The literary style of Full Disclosure makes it an intense, serious, intricate read. I am an avid fiction reader, reading about a book a day. This book took me three days to read. It's not a light read, which was refreshing. This is a book that I'll remember; that I pondered on and found deep insights into people's character and relationships. If you're looking for just romantic entertainment, this is not the book for you. This book is on level with a Laurie King's Mary Russell (Sherlock Holmes) series or one of Bill Myer's deep thinker novels. I immensely enjoyed all the different layers of this book and highly recommend it to serious readers.
I enjoyed this book, as I do with all of Dee Henderson's books. However, I felt like this one was a bit more difficult to follow than her other novels. There seemed to be too many characters and the plot was too hard to follow at times. I think a reader would be lost if they haven't read her previous books.
I really enjoyed the O'Malley and Uncommon Heroes series, but Full Disclosure seems to undermine both. Henderson shoots herself in the foot by making Ann the author of all her books. It might have worked out, if it had been a small detail simply implying that Ann writes the books, but it talks about them continually, praises them endlessly, and eliminates the legitimacy of the stories by changing so many details to make them fit in this book.
If Ann is the author of the books, then:
1. She completely writes herself out of every book, since there is in none of them any indication that this mysterious best friend exists
2. Paul is either completely oblivious or no one ever talks about her, since a brother and a cousin both have their stories written by her (True Honor, True Courage), and who never talks about their friends?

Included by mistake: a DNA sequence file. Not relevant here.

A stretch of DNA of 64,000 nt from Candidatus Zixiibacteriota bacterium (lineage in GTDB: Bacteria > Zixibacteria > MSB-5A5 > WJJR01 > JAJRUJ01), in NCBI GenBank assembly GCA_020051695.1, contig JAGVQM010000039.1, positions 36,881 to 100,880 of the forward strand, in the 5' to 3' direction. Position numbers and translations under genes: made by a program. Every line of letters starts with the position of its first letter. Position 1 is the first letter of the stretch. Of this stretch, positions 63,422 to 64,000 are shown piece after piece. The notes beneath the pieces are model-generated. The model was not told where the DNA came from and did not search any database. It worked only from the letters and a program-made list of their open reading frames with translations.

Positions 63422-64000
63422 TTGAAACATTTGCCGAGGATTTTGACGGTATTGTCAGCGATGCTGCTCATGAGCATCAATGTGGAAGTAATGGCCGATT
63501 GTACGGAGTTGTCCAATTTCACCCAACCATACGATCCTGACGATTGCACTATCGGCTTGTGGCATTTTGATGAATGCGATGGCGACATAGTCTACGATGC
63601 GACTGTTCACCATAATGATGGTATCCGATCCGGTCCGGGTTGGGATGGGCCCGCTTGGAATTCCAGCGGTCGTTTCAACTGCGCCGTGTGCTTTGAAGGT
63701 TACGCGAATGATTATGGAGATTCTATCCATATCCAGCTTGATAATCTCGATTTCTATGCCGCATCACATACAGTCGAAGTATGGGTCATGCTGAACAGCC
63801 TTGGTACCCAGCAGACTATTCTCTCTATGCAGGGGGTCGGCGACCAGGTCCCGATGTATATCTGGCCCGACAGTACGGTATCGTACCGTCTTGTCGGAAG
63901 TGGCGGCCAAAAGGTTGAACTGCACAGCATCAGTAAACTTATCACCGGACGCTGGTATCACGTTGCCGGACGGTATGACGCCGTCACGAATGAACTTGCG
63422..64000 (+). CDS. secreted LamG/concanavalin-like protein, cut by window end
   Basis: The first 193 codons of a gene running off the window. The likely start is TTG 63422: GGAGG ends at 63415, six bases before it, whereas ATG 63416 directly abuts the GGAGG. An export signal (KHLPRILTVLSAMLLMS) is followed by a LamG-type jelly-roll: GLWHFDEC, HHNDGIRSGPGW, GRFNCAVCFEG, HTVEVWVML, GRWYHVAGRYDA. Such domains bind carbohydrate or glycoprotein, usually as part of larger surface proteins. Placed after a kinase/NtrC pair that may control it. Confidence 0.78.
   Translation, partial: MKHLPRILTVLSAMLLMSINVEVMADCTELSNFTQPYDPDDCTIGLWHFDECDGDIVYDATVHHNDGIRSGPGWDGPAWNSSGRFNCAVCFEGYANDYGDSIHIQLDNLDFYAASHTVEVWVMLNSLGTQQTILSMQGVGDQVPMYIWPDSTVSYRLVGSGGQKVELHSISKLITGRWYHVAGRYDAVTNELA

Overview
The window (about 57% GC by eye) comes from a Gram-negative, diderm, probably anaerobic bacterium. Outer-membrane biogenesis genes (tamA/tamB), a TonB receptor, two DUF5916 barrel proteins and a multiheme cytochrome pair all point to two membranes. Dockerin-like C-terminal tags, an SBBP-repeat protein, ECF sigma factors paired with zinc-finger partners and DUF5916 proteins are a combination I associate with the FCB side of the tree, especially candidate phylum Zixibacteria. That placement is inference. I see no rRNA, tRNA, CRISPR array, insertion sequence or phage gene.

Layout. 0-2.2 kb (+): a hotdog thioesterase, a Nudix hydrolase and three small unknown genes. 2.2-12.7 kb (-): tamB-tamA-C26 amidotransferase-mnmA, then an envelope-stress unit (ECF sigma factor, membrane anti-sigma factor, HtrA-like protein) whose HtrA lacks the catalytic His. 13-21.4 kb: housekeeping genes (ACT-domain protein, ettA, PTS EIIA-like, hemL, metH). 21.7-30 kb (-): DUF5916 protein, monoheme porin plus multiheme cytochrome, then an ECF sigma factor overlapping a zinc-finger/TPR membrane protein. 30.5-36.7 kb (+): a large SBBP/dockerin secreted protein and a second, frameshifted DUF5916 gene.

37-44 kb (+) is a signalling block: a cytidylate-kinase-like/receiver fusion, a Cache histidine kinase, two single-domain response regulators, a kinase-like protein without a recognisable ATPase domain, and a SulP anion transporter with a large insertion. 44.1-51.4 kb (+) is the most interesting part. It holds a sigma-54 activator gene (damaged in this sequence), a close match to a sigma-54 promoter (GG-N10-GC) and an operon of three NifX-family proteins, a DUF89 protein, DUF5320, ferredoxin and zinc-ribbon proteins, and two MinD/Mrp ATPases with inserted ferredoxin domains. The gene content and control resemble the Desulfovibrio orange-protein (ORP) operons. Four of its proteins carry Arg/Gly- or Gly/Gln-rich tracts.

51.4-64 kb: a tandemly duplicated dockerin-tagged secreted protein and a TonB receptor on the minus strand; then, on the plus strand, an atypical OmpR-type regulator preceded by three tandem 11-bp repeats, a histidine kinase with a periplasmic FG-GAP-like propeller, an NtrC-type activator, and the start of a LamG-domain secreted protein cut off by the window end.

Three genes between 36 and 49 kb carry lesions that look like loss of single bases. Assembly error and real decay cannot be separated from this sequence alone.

3. The stories lose all credibility, since it means that names and important details have been changed in order to hide the identities of the main characters (ex. Darcy St. James of True Honor - her name is changed for Full Disclosure and her story altered so that other spies don't hunt her down and kill her) and therefore details from the series don't jive with this novel
The plot of Ann's role in the scandal and the lady shooter was really interesting, but I wish it had been a more active part and less second-hand information. Ideally it would have been more the focus of the book rather than Paul's relentless and rather inexplicable pursuit of Ann. Why doesn't he talk to her to learn more about her? Why does he bend over backwards to please her but doesn't mind that she never compromises? Why is Ann really so adamant against marriage and kids? Overall, their relationship seems more friendship than romantic, but not everything that is acceptable in a friendship is healthy for marriage. I don't hold much hope - compromise is a necessity!
Full Disclosure just isn't the same caliber as her previous books. The suspense is lost among so much excess stuff, and the love story isn't great. Her older books are worth reading, though!
I was lucky enough to get this book free as a "preview" copy before it was released. I was really looking forward to reading it since it has been a LONG time since Dee has written a new book.
After reading this book my impression was that it was overwritten. It seemed like Dee had SO many things she wanted to include, and since it had been awhile since her last book, it all ended up in this one. Some of the chapters were too tedious and slow. And then Ann could do everything - fly a plane, be a cop, be an author, etc. but then also have time for "down time".
I really liked the O'Malley series and it was fun to see some of those characters in this book. But I found it confusing that it was never acknowledged that those characters were siblings. With so many connections and details in this book, that seemed like a major detail forgotten. I agree with the other reviewers that said that it was confusing that Dee wrote the O'Malley books. What?? That was just wierd.
Dee is a good writer but it felt like she tried too hard on this one.